My own example: I’m always looking to do a survey to constituents, so I have the questions prewritten and ready to go. Find a sponsor with “lottery ticket money,” offer to let them add three questions to the survey and drop the whole survey into a template on a webpage to serve up, promote and collect data within a few weeks.
4. Offer Corporate Membership
If it’s not already in place, create a corporate membership program with a relatively low starting dollar figure to get new companies to come on board. This can also be another quick win for companies with “lottery ticket money.” Usually, the tangible benefits to corporate membership are online brand exposure aimed at your constituents, as well as access and thought partnership with your nonprofit’s leadership.
My own example: I started doing this one year by creating a membership page on the website and posting some sponsors that I knew were at their max capacity at year-end. Then I called and upsold other sponsors to get them to increase their annual sponsorship by a little bit, and called competing sponsors to do the same to keep up. It also helped to give a Dec. 31 deadline to commit for the following year.
5. Explain Your Reach
Too many nonprofits don’t explain their reach. If they do, they say they reach a certain amount of people and don’t explain it. Put together a document that outlines how many constituents your nonprofit reaches with as much demographic information as possible and how you communicate with them. It helps the internal champion within the company win over those decision-makers who are on the fence and it helps those with vision toward new opportunities to dream what’s possible when working with your cause.
My own example: Widely sharing the aggregate and de-identified demographic information with sponsors helped us vastly improve support for diversity, equity and inclusion programs to help more patients.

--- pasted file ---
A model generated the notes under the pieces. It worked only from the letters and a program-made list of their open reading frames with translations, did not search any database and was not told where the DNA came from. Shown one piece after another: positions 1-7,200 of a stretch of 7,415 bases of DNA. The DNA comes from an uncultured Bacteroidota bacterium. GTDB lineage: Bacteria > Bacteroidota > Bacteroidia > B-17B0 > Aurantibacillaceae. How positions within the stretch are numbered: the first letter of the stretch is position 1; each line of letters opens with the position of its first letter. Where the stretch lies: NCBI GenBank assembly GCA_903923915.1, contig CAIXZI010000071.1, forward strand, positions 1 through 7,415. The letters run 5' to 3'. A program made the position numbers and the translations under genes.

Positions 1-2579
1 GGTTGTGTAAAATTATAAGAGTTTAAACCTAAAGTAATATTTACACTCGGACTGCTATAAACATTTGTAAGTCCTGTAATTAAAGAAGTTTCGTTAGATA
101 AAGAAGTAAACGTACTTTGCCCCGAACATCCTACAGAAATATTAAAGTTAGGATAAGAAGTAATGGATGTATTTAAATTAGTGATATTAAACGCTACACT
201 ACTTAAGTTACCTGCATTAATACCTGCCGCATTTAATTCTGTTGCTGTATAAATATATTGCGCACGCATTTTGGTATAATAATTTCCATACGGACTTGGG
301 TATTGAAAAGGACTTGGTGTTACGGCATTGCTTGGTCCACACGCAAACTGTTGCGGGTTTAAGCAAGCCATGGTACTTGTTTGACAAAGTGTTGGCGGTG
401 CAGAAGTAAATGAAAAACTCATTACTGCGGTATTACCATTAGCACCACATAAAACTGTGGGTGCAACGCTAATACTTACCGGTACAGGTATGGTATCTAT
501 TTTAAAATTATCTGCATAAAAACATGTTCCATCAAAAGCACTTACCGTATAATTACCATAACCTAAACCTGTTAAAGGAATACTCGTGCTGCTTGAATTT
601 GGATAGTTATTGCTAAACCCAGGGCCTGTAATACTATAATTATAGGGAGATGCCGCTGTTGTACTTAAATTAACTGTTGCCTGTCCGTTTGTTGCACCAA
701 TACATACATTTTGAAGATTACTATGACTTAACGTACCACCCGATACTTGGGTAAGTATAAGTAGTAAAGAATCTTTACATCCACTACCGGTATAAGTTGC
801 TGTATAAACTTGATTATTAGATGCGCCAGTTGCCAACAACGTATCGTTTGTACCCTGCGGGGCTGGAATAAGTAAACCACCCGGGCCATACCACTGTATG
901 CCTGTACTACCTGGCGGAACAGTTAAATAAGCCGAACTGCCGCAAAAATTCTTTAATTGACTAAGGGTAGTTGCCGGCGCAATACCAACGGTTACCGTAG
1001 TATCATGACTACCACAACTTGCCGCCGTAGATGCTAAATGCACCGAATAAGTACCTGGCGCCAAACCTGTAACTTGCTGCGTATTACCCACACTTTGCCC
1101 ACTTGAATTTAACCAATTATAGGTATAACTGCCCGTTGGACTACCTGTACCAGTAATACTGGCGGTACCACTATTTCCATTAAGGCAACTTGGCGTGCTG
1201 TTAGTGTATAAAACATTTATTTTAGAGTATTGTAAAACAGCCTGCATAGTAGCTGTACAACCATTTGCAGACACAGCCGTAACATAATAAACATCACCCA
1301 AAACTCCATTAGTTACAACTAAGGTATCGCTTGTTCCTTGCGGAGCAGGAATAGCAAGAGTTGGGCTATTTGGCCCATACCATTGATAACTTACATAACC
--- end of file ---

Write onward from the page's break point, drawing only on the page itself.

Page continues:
6. Provide Year-End Campaign Opportunities
Reach out to potential sponsors to take part in your GivingTuesday efforts or year-end campaigns. Offer marketing opportunities to present the campaign or match all individual contributions over a timeframe. When doing this, some companies are open to supporting in this way provided there’s tangible benefit and an absolute ceiling for commitment dollars over a certain time period.
My own example: I didn’t believe in this tactic for years until a smart staffer asked about it. We did a GivingTuesday campaign where we offered an existing sponsor the opportunity to be the presenting sponsor for no additional cost. As a result, multiple companies inquired how to be a sponsor on future campaigns while the original sponsor paid to be the premier GivingTuesday sponsor the next year.
The preceding blog was provided by an individual unaffiliated with NonProfit PRO. The views expressed within do not directly reflect the thoughts or opinions of NonProfit PRO.
Jamie Bearse is an award-winning nonprofit CEO and executive. Over the past 21 years, he’s helped lead and advance cancer causes through strategic planning, fundraising, retention and recruitment, and team and culture building. Currently, he’s the CEO and founder of Build a Better Nonprofit and lives outside of Boston with his family.